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Stephen Drew, ARI (Right ankle surgery) [AGL: 65, ATD: TBD] (Explanation)
On Wednesday night, Drew's season quickly came to an end after he slid awkwardly and sustained a fracture of his right ankle/lower leg that required surgery to stabilize. In the video, as he goes into his slide, his cleats bite into the ground and force his ankle/foot into eversion as they become trapped under his left leg. Continuing to slide, the force became too great, causing the bones to snap and ending his season. Near the end of the play, you can see that the foot is turned in an unnatural position, almost completely opposite what is normal.

Even though initially the injury was thought to be from contact with the catcher's shin guards, the video clearly shows that the injury process was already in motion, as the ligaments are being sprained prior to contact. It was the continued rotational force between the ground and the body—not the compressive force of the shin guard—that caused the fracture.

Drew's surgery will include a plate and three screws, obviously knocking him out for the rest of the year. In the long term it should not affect his offensive production significantly, but his range in the field may be affected for a time. Often in these cases, short quick bursts of speed take time to return to pre-surgical levels, even absent complications similar to those seen in Kendrys Morales. Sometimes, the quick bursts never come back, and the player is not as quick and agile as before.

Grady Sizemore, CLE (Sports Hhernia surgery) [AGL: 46, ATD: +.046]
In a surprising move, it was announced that Sizemore had surgery on a sports hernia and not on his knee. Sizemore let on that his hernia had been bothering him since a slide in May, and this is his second time undergoing sports hernia surgery in the last three years. In 2009, he suffered a sports hernia in spring training, but he labored through the season until undergoing surgery in September.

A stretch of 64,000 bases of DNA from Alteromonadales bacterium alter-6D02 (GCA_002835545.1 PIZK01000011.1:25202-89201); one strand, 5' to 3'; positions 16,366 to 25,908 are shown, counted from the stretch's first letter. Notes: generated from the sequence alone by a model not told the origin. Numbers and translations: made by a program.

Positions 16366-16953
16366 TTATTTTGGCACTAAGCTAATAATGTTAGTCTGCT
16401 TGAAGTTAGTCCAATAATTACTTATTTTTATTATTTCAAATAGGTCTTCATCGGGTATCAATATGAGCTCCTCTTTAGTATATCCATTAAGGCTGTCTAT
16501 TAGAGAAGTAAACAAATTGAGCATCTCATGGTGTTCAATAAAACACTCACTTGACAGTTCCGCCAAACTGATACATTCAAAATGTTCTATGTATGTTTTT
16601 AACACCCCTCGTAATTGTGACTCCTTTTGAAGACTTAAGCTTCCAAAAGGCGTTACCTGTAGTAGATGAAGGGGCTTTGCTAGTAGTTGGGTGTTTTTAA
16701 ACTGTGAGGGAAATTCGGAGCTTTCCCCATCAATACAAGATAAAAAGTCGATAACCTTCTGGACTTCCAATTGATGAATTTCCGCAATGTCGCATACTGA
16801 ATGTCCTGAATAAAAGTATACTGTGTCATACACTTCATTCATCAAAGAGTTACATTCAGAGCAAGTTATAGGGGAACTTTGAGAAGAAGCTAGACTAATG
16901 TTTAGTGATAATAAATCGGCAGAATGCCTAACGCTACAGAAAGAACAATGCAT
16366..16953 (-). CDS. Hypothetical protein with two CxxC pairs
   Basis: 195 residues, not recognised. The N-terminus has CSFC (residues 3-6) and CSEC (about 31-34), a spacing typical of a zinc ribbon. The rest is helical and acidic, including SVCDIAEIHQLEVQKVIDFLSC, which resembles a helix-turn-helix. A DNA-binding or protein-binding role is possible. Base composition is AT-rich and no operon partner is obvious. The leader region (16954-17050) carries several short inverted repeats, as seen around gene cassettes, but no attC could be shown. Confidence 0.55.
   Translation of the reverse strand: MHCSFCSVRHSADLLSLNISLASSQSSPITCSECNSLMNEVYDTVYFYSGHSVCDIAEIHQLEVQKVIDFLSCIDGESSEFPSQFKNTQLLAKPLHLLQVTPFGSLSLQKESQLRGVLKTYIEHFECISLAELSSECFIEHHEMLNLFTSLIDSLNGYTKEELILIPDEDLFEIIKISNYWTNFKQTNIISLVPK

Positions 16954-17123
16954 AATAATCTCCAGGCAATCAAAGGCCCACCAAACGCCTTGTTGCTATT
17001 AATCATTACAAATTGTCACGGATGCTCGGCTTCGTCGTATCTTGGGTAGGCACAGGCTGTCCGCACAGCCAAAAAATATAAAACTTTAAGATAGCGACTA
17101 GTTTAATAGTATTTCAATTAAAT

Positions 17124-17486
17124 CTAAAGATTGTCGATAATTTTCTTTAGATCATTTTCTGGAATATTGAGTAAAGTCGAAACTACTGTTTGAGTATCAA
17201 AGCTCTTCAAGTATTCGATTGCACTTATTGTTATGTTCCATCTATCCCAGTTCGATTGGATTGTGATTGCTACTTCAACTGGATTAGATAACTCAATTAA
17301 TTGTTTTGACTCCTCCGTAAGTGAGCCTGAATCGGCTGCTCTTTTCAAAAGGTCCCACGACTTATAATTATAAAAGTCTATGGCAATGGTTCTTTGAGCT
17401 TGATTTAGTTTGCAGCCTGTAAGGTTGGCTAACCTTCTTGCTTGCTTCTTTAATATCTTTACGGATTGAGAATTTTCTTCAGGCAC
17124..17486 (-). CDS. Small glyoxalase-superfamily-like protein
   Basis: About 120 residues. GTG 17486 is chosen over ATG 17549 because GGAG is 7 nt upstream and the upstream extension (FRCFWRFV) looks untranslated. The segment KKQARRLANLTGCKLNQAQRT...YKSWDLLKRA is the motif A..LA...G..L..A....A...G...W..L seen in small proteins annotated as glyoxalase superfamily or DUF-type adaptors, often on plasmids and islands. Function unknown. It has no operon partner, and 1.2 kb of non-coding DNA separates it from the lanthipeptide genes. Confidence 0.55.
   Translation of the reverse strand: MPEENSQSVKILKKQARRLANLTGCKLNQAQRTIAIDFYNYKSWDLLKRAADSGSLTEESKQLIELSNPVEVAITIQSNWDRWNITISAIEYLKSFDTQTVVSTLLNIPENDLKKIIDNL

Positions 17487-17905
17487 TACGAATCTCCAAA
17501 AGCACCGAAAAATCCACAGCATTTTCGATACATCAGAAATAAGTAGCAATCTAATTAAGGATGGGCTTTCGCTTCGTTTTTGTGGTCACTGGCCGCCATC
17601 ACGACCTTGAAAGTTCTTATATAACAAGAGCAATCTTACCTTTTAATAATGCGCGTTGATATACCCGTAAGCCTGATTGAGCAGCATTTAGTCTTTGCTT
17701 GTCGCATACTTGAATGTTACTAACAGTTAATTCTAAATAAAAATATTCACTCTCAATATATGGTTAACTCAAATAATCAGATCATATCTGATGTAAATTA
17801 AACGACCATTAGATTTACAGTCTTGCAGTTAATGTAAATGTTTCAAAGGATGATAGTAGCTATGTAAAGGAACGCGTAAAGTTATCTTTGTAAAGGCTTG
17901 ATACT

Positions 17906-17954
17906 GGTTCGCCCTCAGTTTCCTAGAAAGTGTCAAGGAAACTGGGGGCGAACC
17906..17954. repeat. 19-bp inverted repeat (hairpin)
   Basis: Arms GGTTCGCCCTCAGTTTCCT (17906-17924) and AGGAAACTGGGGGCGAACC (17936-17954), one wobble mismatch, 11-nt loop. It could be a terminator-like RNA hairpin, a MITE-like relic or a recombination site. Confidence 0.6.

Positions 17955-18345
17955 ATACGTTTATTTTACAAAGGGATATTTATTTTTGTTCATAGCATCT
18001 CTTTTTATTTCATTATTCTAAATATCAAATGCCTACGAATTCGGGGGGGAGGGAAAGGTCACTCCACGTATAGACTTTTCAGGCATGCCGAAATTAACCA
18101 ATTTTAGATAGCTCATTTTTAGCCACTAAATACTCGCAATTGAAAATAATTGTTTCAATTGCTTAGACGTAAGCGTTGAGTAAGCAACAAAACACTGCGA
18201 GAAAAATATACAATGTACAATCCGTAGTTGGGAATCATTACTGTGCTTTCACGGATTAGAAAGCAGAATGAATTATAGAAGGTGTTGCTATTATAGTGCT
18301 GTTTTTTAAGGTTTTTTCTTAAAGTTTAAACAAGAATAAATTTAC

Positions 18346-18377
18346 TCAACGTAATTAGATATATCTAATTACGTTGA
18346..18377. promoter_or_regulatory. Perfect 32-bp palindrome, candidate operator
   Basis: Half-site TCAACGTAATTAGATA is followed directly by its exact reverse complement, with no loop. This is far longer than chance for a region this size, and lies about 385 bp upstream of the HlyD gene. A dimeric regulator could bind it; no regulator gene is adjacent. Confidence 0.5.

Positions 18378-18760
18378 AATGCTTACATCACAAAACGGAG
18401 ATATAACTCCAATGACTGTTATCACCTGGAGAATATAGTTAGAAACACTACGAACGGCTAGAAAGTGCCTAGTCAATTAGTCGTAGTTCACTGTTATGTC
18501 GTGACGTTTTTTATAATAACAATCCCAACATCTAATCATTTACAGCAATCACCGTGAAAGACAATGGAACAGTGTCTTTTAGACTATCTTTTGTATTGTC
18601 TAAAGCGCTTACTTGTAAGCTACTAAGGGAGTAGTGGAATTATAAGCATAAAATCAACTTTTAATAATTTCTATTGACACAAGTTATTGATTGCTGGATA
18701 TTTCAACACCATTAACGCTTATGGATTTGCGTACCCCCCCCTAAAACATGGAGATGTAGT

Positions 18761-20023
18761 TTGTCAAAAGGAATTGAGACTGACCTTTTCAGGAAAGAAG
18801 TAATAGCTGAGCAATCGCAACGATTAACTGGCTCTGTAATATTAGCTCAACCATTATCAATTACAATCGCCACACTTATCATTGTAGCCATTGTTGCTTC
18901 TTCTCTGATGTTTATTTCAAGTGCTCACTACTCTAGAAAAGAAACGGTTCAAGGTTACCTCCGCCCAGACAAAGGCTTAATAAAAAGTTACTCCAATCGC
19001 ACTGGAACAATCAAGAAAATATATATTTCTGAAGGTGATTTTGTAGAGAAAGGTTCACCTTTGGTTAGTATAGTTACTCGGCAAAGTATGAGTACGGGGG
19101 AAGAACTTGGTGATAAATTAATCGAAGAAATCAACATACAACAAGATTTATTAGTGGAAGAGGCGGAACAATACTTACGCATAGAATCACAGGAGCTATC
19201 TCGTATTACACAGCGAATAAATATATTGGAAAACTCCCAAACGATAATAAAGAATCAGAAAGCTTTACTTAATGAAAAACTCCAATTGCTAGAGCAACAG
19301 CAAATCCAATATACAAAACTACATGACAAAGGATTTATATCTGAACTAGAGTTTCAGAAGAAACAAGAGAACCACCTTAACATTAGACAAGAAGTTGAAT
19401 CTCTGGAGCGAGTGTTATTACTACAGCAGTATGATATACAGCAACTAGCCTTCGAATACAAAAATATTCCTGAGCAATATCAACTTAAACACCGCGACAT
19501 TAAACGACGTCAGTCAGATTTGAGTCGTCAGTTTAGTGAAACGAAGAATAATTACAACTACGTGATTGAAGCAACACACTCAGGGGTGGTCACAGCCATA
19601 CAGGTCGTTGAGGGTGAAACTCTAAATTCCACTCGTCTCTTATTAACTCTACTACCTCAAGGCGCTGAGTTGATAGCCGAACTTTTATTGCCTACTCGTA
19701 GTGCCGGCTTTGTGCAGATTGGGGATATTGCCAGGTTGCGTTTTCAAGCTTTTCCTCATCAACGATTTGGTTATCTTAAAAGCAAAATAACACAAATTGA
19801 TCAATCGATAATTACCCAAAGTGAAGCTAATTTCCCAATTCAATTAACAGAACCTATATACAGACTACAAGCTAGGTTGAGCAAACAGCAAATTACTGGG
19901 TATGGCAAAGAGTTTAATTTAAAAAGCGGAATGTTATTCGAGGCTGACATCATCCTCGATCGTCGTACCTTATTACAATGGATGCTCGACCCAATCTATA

Sports hernias simply aren’t something that most people can play with for long before the pain becomes too intense and needs to become addressed. The ATD above suggests that performance suffers during the period before the move to the disabled list and improves after the problem has been addressed. Sizemore's hernia will keep him out for the next six to eight weeks, which will give both his abdomen and knee a chance to heal.

Carlos Gomez, MIL (Fractured left clavicle) [AGL: 55, ATD: +.040]
Gomez made a nice diving catch, but it will cost him several weeks with a broken left clavicle. The clavicle can be fractured from a direct hit—from an elbow or a baseball—or by falling on the edge of the shoulder as Gomez did. The clavicle serves as a rigid support for the entire shoulder girdle while also protecting vital neurovascular structures in the neck and upper shoulder. Despite the fact that Ryan Braun actually heard Gomez’s bone snap from his position in left field, fractured clavicles usually do not require surgery. As with many other types of fractures, as long as there is not significant displacement or angulation, this one usually heals well with some immobilization. Even without surgery, though, Gomez will likely miss at least six to eight weeks to let the bone heal.

Carlos Gonzalez, COL (Right wrist inflammation) [AGL: 3 (21DL), ATD: +.023(+.010DL)]
In the video, Gonzalez is clearly in more pain than normal inflammation would cause in the acute setting. When the athletic trainers begin to examine the wrist, you can see that Gonzalez is holding the outside of it, and that is where all the medical attention is being paid, in part to an interesting structure called the triangular fribrocartilage complex, or TFCC, for short.